***********************************************

If you have a historic house project in Romania or other country in Southeast Europe, I would be delighted to advise you in aspects pertaining to its architectural history and ways to preserve as much as possible from its period fabric and aesthetics in the course of restoration or renovation works, or to counsel you with specialist consultancy work related to that project. To discuss your particular plan please see my contact details in the Contact page of this website.

The comfort of the peasant houses in Wallachia

There is a stark difference between the comfort of the peasant houses in Wallachia, southern Romania, in the 19th c and the early 20th c, according to their level of wealth, which was tied to their social status as serfs, indentured or free, land owning peasants. That division was reflected in the location of these social sub-classes: the lowlands, the large arable, grain crop regions was the place of the serf and indentured villages, while the highlands, the Subcarpathian hills, was the area of traditionally free peasant communities. This video discusses the marked difference in the comfort of the houses inhabited by those peasant communities of Wallachia, before the breaking up of the large landowning estates, and modernisation of the country.

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My aim, through this series of blog articles, is to inspire appreciation of the historic houses of Romania and Southeast Europe, a virtually undiscovered, but fascinating chapter of world’s architectural history and heritage.

***********************************************

If you have a historic house project in Romania or other country in Southeast Europe, I would be delighted to advise you in aspects pertaining to its architectural history and ways to preserve as much as possible from its period fabric and aesthetics in the course of restoration or renovation works, or to counsel you with specialist consultancy work related to that project. To discuss your particular plan please see my contact details in the Contact page of this website.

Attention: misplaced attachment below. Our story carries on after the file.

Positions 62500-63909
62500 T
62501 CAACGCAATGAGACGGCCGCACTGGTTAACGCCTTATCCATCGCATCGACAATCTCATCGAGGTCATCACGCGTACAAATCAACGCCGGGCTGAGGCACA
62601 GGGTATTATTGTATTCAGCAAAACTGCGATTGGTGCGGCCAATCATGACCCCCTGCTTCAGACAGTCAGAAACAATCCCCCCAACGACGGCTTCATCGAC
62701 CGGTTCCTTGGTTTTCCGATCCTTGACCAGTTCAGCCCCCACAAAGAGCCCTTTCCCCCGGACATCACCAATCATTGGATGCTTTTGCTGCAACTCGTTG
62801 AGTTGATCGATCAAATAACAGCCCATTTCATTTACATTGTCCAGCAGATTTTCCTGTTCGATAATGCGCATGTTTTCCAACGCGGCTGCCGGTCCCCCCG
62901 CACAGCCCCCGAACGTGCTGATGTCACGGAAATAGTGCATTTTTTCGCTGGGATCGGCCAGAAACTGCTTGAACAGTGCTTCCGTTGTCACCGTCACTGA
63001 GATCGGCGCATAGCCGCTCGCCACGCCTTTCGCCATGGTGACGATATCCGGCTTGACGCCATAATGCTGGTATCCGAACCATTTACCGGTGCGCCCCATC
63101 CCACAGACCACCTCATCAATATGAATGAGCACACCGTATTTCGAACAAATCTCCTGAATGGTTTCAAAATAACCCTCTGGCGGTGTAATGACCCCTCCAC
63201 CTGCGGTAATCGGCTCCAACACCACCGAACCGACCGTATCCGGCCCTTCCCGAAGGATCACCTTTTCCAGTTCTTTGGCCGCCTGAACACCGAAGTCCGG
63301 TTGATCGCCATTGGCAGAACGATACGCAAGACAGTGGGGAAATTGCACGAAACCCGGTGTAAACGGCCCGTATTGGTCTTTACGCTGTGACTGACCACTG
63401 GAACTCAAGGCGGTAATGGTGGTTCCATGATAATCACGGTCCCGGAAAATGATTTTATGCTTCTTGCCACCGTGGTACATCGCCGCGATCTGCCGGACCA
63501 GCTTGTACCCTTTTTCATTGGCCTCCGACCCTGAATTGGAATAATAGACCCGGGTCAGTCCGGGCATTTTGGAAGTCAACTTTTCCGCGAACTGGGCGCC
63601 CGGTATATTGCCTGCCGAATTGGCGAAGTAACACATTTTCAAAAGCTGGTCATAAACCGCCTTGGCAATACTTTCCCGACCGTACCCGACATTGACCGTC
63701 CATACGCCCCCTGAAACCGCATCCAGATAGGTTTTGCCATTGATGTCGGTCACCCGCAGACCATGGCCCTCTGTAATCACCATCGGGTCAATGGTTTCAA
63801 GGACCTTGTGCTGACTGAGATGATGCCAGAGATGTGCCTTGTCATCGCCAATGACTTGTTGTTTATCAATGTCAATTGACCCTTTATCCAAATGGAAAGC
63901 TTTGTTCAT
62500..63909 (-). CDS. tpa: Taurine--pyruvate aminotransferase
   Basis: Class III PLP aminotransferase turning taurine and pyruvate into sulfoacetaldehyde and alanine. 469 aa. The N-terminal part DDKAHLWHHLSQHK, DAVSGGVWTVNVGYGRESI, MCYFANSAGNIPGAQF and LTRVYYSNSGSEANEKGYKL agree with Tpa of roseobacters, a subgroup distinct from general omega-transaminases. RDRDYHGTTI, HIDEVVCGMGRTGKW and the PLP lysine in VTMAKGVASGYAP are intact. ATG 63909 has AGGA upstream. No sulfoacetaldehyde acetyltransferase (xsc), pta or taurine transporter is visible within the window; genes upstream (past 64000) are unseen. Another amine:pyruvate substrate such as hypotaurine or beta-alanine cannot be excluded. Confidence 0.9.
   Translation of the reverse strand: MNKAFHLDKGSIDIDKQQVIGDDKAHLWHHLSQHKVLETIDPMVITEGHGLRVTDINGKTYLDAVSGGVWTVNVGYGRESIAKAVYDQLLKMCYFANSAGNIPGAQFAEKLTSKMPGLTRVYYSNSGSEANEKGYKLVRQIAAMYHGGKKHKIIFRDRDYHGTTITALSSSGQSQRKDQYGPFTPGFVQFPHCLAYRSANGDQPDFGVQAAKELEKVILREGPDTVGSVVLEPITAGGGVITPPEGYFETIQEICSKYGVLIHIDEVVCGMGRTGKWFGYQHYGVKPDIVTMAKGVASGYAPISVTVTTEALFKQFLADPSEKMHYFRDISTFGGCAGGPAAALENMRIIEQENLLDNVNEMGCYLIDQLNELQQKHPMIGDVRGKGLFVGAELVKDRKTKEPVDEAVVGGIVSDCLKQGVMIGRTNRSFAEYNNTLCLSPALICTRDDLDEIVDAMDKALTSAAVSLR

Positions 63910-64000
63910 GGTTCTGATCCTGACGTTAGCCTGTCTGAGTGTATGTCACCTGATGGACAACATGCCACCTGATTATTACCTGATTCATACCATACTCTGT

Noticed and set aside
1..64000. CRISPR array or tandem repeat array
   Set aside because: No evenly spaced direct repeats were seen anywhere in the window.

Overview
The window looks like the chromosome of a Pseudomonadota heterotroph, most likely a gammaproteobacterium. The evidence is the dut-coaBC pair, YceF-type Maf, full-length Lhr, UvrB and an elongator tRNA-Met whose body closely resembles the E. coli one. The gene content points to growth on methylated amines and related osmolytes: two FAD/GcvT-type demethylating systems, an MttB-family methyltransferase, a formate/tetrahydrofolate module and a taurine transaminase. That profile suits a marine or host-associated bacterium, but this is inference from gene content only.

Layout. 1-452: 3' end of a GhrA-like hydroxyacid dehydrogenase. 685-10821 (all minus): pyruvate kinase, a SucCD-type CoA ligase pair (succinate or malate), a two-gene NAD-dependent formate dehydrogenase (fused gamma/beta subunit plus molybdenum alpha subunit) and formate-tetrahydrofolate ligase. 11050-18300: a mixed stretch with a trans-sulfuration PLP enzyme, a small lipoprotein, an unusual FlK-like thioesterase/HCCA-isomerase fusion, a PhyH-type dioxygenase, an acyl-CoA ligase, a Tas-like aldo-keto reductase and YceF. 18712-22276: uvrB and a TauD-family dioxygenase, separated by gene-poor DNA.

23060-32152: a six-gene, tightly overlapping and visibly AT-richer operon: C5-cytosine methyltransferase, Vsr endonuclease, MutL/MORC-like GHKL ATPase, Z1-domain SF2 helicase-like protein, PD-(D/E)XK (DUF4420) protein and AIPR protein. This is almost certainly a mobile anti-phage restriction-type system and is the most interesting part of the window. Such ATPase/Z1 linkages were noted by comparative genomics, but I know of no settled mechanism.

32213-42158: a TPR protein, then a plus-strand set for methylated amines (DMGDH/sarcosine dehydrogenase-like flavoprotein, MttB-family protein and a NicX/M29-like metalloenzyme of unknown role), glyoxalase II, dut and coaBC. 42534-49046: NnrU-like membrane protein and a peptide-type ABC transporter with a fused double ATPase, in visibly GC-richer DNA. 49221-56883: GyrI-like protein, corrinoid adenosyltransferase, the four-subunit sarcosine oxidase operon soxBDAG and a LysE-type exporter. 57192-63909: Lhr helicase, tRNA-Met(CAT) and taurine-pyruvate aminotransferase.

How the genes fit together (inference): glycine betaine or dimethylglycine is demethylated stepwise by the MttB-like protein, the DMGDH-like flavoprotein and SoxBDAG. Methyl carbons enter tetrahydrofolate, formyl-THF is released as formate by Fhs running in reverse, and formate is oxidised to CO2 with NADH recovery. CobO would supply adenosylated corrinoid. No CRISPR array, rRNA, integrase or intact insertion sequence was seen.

Studying old maps for architectural history

The old maps are a repository of invaluable information on how a region, country or settlement has changed throughout centuries, what geopolitical influences were there, the flux of cultural norms and way of life. That is even more poignant in places like Southeast Europe, an area of convergence of many civilisations, empires and native communities influencing each other, facts wonderfully captured on the old maps of the region. These are reflected ultimately in the most visible elements of the local identity, the buildings, their architecture and styles. Thus the old maps are an essential source for the student of architectural history. In this video I use maps from my antique maps collection, specialised on the Balkans and the Black Sea areas.

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My aim, through this series of blog articles, is to inspire appreciation of the historic houses of Romania and Southeast Europe, a virtually undiscovered, but fascinating chapter of world’s architectural history and heritage.

***********************************************

If you have a historic house project in Romania or other country in Southeast Europe, I would be delighted to advise you in aspects pertaining to its architectural history and ways to preserve as much as possible from its period fabric and aesthetics in the course of restoration or renovation works, or to counsel you with specialist consultancy work related to that project. To discuss your particular plan please see my contact details in the Contact page of this website.

Ottoman world influences on the Wallachian style

A brief review of the artistic and architectural influences from throughout the Ottoman Empire into the making of the Wallachian style, the highly original Christian architecture with Islamic overtones of the Principality of Wallachia, the nowadays southern Romania, between the late 17th c and the early 19th c.

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My aim, through this series of blog articles, is to inspire appreciation of the historic houses of Romania and Southeast Europe, a virtually undiscovered, but fascinating chapter of world’s architectural history and heritage.

***********************************************

If you have a historic house project in Romania or other country in Southeast Europe, I would be delighted to advise you in aspects pertaining to its architectural history and ways to preserve as much as possible from its period fabric and aesthetics in the course of restoration or renovation works, or to counsel you with specialist consultancy work related to that project. To discuss your particular plan please see my contact details in the Contact page of this website.